The weapons, which fire a projectile that carries an electric shock meant to incapacitate suspects, will be issued to some police during a trial period beginning in 2018, according to a statement on the force's website. A more widespread use of stun guns would still be several years down the line, reports news agency TT.
For several years the Swedish Police Union has especially advocated for the issuance of stun guns. Police management had resisted their use, saying there was no evidence that they prevented deaths. An internal ethics committee also argued that an additional weapon could make it difficult for police to choose the right weapon in an emergency.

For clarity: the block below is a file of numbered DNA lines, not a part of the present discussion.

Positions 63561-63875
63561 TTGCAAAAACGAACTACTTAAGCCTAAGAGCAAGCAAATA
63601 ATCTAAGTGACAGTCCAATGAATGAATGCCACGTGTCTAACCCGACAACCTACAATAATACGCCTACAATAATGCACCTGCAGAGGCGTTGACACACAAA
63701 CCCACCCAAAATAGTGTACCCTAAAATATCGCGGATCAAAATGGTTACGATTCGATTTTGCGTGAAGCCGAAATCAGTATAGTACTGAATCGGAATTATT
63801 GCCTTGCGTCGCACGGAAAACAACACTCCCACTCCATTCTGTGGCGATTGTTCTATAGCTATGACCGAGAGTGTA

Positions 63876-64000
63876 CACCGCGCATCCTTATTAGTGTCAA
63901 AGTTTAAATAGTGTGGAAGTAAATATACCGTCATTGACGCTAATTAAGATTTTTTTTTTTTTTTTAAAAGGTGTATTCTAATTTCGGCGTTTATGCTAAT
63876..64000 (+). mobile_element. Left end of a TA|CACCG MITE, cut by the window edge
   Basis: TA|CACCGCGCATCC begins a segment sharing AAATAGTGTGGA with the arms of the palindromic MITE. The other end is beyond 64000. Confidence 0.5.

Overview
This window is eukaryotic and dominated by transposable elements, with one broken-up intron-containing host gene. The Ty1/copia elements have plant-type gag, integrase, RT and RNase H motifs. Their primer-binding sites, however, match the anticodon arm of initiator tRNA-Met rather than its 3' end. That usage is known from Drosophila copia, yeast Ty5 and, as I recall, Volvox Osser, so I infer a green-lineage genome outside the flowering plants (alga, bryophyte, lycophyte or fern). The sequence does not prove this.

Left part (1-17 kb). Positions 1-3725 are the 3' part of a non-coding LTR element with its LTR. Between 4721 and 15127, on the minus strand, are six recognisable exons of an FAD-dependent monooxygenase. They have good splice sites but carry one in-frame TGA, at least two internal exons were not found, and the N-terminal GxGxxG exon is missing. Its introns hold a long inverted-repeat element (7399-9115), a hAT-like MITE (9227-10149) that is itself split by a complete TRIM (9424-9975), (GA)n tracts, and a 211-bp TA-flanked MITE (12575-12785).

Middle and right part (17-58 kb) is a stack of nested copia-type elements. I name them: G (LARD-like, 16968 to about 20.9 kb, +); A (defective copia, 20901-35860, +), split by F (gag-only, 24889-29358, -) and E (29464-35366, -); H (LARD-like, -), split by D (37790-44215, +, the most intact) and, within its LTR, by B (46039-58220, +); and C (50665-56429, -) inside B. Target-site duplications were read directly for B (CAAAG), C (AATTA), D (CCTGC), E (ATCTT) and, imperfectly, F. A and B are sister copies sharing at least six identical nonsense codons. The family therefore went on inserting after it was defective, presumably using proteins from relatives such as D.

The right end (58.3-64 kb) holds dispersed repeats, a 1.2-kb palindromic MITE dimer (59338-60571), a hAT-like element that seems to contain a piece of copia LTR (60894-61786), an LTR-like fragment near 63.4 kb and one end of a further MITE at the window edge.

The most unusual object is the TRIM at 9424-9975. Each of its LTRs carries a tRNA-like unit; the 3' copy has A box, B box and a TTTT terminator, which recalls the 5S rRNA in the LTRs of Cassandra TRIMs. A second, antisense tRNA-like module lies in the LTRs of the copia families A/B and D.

But in January an internal study, which looked at 70 incidents in which an officer's firearm was used, found that stun guns might have been used in several situations.
"We have now decided to introduce a pilot project with electro-shock weapons," said National Police Commissioner Dan Eliasson.